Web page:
This is the type of film that the Oscar Awards people love. They just eat up this type of schmaltzy stuff. Though admittedly this is well-done schmaltz. It won Best Picture, Best Actor (Dustin Hoffman), Best Director, and Best Screenplay. Pretty much cleaned up in 1988.
Los Angeles car dealer who never met a dollar he didn’t love, Charlie (Tom Cruise – Mission:Impossible, The Last Samurai) is estranged from his father. After his father’s death and the reading of his will Charlie finds out two shocking things. That he has an older brother he didn’t know about and that he is not getting a cent of his father’s money. His autistic brother Raymond (Dustin Hoffman – Hook, All the President’s Men) is in charge of their departed father’s entire $3 million dollars. In order to get some of the money, Charlie decides he is going to “take care” of Raymond. Easier said than done, though.
Raymond will not fly to Los Angeles, so the two brothers set off on a cross country road trip from Cincinnati to L.A.. The autism Raymond has makes him not want to drive along main highways and they have to be by the television every day for The People’s Court or there is a meltdown. Hot headed Charlie is pushed to his limits time and time again. But all this makes him realize what a self-absorbed life he has been living. Along that trip each of the brothers discovers new stuff about each other and themselves.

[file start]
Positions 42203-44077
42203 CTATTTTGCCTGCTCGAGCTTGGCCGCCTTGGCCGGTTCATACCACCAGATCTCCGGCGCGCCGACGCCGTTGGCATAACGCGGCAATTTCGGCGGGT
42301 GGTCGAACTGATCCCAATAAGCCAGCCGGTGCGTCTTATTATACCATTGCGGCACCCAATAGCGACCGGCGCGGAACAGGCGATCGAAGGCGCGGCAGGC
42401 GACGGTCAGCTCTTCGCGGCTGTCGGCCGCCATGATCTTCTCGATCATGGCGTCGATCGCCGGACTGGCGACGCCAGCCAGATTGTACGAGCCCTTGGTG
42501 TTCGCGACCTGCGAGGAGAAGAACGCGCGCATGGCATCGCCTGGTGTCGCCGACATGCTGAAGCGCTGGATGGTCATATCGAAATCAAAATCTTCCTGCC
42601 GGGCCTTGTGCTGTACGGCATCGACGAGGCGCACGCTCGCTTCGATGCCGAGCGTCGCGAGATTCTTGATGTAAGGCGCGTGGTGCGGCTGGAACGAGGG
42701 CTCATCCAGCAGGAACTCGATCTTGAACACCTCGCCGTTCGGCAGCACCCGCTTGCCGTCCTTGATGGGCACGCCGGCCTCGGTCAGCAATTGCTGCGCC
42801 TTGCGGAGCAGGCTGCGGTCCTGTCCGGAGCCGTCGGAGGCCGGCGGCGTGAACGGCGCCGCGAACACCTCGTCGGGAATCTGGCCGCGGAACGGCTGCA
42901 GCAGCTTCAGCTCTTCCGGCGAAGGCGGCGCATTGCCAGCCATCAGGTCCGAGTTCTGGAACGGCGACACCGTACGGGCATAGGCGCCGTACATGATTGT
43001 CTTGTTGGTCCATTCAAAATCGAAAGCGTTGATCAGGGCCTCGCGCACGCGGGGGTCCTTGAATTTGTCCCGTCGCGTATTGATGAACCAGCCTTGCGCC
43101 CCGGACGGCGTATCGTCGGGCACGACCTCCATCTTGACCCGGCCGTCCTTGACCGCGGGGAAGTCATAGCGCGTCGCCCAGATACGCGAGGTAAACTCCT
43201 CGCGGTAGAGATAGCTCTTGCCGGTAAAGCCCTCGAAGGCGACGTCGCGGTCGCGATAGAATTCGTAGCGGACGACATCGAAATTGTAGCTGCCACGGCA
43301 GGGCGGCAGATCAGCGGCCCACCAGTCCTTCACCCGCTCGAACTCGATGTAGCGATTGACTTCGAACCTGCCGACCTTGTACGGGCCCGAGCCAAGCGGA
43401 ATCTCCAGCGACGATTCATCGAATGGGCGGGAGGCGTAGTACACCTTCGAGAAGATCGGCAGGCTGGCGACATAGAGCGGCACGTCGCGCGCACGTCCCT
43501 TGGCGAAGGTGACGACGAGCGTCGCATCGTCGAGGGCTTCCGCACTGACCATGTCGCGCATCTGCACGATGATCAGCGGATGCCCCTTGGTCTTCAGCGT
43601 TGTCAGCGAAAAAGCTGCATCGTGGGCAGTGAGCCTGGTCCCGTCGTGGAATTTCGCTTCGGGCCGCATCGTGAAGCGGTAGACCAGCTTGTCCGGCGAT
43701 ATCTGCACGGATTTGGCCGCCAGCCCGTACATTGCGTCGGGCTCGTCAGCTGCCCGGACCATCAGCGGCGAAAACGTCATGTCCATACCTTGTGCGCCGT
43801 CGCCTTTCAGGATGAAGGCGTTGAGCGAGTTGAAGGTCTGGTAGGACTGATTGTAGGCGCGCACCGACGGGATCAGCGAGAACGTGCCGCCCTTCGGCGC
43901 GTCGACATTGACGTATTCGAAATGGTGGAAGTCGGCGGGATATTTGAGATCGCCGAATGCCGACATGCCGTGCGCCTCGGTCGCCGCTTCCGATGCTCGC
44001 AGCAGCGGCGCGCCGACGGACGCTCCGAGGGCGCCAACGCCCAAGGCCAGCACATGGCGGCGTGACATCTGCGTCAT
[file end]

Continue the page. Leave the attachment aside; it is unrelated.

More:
What Dustin Hoffman did with this role is astounding. He literally becomes the character. Due to the autism Raymond cannot communicate the same way you and I do, so Hoffman had to come up with stuff that give the viewers an idea of what Raymond’s life was like and not make him into one big cliché. He made everything he did believable. Well, some things like his savant math skills were quite unbelievable, but he did nothing to demean what it means to be a person with autism.
Even Tom Cruise, who has never been my favourite actor, did well. He is an arrogant prick until he no longer has to be one. Then you are glad that the brothers got together and it warms your heart how much Raymond taught his brother about life and himself. Cruise ably shows these nuances. Taking his character from a hated one to one we would almost want to buy a car from.
To round out the great performances there is director Barry Levinson (Sleepers, Wag the Dog). He just uses a light touch on the film and lets the story unfold naturally at its own pace. A good story will make a good film nine times out of ten and Levinson understands that. As a result it is a film you can watch over and over.
-The Journey of Rain Man – A Retrospective Documentary
– Lifting The Fog: A Look At The Mysteries of Autism